Server Fault is a question and answer site for system and network administrators. It's 100% free, no registration required.

Sign up
Here's how it works:
  1. Anybody can ask a question
  2. Anybody can answer
  3. The best answers are voted up and rise to the top

I am new to setting up domain names. I do not think I am using the correct terminology because I cannot find an answer with Google. For this I apologize.

  1. I purchased a domain from (we'll call it
  2. I have a Windows Server 2003 machine. This machine hosts my web application
  3. I want to point to my web application on my Windows Server 2003 machine.
  4. I want to be able to host multiple domains on my Windows Server 2003 machine.

This seems like a common scenario. However, I am not sure how to get to point to my Windows Server 2003 machine. How do I do this? Are there any good tutorials on the web for this?

Thank you,

share|improve this question

migrated from Jul 28 '09 at 13:23

This question came from our site for professional and enthusiast programmers.

Hi, does your ISP give you a static IP for this server, or is it dynamically assigned using DHCP? – Mitch Miller Sep 8 '10 at 1:40
Also, do you plan to connect the Windows Server 2003 directly to the Internet? Or would you plan to use a firewall? If so, you would need the firewall to perform Network Address Translation (NAT) for you. – Mitch Miller Sep 8 '10 at 1:42

This should be straight forward to do.

The IP address your server has, do you know if it is a static IP address?

If it is static, simply update your domain's DNS record on GoDaddy (assuming you can do that) to point to your server (or more importantly your firewall's) IP address. If godaddy don't allow DNS updates then transfer your domain to a service that does (such as

If you obtain your IP address automatically (i.e. via DHCP) then you should use a Dynamic DNS service to automatically update your domain's DNS record to point to your ever changing server's IP address. Check out DYNDNS.COM

You are probably best asking for more details on ServerFault.

share|improve this answer

You need to update the DNS records. But this is probably a question for ServerFault.

share|improve this answer
plus he needs to fiddle with his server config to implement 4. – Don Johe Jul 28 '09 at 13:18

Rather than give you a detailed step by step here, let me give you the overview steps and the terms that you need to be googling for...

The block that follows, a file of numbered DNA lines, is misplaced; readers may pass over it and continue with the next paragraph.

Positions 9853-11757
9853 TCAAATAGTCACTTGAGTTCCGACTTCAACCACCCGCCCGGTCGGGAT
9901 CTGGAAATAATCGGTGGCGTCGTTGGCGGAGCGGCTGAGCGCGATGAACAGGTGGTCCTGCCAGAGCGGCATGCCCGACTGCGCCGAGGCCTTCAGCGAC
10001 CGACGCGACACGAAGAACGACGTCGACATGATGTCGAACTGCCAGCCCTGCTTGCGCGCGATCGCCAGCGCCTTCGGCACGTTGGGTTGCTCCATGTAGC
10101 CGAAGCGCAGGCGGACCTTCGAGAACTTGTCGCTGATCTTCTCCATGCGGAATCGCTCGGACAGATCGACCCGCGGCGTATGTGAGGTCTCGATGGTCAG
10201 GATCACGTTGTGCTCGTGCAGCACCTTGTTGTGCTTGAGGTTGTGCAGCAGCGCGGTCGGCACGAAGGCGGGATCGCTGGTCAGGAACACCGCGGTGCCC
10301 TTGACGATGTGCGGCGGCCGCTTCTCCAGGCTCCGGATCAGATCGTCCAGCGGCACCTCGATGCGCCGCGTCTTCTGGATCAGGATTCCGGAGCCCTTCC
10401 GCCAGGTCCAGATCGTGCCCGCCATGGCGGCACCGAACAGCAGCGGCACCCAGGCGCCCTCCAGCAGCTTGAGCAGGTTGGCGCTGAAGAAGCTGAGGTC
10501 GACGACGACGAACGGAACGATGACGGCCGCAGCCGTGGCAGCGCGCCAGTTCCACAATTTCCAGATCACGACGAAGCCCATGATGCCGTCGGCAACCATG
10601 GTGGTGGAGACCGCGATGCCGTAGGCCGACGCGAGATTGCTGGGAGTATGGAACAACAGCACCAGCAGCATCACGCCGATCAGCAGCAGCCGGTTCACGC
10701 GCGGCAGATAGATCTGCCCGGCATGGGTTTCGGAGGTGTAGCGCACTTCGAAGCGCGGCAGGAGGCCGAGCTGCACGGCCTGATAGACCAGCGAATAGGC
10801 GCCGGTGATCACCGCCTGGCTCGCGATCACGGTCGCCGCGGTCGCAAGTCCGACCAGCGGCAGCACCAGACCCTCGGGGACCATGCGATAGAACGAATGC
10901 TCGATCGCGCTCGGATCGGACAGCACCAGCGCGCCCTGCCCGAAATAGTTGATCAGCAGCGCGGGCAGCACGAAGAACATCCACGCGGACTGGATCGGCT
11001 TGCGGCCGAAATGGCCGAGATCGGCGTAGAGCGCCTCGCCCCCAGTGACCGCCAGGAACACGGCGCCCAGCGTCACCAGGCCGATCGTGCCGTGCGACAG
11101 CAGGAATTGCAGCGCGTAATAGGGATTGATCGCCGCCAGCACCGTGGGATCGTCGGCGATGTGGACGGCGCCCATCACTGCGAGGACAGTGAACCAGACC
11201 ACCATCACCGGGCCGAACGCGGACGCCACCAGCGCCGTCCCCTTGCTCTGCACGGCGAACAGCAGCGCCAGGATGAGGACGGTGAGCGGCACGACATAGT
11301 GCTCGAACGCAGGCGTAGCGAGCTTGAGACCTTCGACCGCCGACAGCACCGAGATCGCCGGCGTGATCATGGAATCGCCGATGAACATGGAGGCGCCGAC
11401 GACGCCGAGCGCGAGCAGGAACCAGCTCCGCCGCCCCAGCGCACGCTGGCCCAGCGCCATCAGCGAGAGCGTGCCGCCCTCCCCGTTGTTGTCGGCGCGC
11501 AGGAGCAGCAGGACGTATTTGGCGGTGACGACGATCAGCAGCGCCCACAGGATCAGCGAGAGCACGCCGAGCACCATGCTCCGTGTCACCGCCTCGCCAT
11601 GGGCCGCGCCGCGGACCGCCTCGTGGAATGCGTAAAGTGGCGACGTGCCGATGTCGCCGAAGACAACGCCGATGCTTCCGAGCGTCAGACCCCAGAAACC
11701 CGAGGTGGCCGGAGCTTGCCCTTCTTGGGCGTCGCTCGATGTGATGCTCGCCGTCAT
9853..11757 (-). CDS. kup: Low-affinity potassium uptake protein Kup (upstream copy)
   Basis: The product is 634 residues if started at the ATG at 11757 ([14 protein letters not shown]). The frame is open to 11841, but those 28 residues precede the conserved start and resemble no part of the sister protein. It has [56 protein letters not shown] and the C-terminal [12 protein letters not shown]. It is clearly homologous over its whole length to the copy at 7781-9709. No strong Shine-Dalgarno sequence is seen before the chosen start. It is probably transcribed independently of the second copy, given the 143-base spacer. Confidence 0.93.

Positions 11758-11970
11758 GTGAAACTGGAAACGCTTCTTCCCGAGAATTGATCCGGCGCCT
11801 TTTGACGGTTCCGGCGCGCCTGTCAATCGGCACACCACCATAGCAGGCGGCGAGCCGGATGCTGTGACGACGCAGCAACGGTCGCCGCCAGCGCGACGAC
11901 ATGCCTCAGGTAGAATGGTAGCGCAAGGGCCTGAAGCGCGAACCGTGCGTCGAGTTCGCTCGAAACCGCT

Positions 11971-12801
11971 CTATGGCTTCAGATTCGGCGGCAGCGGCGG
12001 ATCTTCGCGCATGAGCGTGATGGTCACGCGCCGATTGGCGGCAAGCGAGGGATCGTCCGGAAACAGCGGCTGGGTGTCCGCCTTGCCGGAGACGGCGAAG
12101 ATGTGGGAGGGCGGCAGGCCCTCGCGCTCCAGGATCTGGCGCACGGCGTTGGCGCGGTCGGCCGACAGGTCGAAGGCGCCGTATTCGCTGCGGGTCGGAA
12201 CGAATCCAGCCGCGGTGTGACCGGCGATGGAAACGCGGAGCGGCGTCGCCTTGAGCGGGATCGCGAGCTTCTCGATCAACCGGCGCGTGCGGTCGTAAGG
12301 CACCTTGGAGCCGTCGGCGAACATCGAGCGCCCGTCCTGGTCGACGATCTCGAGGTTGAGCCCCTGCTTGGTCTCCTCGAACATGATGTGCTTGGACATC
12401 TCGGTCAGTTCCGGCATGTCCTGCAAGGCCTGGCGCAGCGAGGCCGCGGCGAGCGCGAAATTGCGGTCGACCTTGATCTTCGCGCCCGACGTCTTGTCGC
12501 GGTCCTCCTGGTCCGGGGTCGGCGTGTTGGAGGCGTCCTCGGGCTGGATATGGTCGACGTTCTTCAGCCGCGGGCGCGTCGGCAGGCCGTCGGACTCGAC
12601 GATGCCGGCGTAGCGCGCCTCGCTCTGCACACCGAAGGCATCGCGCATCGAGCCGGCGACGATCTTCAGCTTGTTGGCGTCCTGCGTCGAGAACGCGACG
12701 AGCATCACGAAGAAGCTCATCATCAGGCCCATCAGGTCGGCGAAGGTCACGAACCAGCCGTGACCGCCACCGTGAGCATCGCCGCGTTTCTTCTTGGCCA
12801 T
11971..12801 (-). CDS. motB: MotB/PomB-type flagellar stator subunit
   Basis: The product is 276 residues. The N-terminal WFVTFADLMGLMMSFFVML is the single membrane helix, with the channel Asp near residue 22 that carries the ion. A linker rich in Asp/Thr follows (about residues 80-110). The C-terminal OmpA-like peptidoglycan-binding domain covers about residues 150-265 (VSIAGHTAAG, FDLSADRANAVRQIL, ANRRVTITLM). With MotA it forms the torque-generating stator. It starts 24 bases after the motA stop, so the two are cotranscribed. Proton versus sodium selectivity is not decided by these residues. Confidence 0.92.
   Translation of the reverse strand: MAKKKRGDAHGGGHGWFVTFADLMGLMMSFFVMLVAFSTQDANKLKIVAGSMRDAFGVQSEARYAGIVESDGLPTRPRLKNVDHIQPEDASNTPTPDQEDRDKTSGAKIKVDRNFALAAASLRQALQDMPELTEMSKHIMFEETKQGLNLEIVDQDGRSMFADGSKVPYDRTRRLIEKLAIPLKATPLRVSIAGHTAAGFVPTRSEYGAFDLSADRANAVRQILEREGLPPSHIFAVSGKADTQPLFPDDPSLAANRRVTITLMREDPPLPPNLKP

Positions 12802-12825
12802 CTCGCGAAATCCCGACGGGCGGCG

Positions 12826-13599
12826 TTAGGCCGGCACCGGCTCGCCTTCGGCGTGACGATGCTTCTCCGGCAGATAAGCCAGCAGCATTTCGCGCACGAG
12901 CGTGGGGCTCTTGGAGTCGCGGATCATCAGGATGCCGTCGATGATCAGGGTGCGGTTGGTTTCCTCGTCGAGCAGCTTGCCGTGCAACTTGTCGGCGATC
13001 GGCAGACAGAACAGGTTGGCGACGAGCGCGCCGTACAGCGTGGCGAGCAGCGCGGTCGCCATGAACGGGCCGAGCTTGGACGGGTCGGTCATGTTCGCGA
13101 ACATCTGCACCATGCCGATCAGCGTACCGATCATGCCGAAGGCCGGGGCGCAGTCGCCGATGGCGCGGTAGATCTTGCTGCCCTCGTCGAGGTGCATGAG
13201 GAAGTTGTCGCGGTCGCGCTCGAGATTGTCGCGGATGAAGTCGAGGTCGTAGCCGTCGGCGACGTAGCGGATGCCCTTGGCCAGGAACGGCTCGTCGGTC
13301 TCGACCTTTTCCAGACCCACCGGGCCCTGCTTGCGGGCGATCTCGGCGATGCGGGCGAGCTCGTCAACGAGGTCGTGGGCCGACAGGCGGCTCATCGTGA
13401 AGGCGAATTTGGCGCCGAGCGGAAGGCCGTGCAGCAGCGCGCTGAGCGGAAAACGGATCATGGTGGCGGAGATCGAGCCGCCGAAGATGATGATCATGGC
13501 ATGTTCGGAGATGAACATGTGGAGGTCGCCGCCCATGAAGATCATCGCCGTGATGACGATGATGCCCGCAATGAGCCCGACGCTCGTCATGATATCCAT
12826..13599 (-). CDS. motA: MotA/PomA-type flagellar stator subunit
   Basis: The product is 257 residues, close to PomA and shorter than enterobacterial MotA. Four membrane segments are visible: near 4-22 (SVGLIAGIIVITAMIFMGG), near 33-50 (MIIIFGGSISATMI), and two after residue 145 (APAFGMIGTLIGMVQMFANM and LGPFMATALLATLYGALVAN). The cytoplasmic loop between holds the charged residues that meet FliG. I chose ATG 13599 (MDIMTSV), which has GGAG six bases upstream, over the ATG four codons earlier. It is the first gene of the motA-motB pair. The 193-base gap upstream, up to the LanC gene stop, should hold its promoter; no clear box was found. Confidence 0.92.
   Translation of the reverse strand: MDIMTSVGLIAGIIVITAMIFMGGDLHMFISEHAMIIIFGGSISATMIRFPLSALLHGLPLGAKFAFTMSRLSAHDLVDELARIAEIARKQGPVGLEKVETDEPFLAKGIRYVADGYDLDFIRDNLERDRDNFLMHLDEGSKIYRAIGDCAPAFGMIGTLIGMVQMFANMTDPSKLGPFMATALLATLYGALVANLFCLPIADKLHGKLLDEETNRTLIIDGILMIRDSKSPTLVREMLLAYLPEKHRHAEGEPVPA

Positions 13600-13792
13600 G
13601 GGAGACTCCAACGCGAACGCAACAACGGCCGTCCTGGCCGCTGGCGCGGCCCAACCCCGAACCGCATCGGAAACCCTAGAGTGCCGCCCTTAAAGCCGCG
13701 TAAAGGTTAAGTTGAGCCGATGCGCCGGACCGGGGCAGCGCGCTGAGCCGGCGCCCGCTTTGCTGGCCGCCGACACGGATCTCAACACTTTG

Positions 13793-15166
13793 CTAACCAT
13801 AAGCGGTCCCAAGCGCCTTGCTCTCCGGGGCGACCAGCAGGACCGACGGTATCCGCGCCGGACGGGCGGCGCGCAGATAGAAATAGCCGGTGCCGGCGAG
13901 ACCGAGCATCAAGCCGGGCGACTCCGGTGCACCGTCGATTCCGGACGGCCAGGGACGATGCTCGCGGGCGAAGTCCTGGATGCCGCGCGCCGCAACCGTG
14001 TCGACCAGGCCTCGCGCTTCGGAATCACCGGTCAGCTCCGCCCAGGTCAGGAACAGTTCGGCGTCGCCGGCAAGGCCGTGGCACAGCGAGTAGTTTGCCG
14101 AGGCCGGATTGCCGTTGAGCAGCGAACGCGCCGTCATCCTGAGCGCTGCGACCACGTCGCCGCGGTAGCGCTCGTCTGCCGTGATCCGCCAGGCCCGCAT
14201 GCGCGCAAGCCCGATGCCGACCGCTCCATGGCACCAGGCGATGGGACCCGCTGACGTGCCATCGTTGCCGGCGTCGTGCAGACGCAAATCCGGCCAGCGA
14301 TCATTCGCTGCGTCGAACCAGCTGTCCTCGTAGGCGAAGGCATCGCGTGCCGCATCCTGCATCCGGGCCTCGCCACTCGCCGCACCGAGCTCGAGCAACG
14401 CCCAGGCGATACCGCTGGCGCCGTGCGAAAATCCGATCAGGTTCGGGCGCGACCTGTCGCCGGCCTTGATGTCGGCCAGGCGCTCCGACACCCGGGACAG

The general process of a browser requesting a page goes like this:

Find Nameserver -> DNS Record Lookup -> Contact Server -> Request Page

  1. You need a DNS nameserver to point to. This is the section in GoDaddy where you see,, etc. GoDaddy provides this service too I believe, or you can just search for DNS hosting providers.
  2. Once DNS nameserver is in place, browsers going to your domain get sent to that nameserver to ask for the address. You will need to set up two "A" records (also called Host records) that translate a friendly domain name (for example,, and to an IP address.
  3. If you are already familiar with setting up your server or firewall, then you've done this step already. If not, go to from your server to get your public IP (this is where you will point your DNS A records). If you have a normal consumer router, look up how to do Port Forwarding, or Static NAT. You will need to forward port 80 to your internal server IP address.
  4. On your server, you want to host multiple domain names. This is called using Host Headers in IIS (Internet Information Services). Google how to set up Host Headers in IIS - this is what makes it possible for multiple sites in IIS to share the same port (usually port 80).
  5. To verify your configuration is correct from the outside, go to - there is a free "Quick Check" that is very useful for making sure everything is set up properly.
share|improve this answer

Your Answer


By posting your answer, you agree to the privacy policy and terms of service.

Not the answer you're looking for? Browse other questions tagged or ask your own question.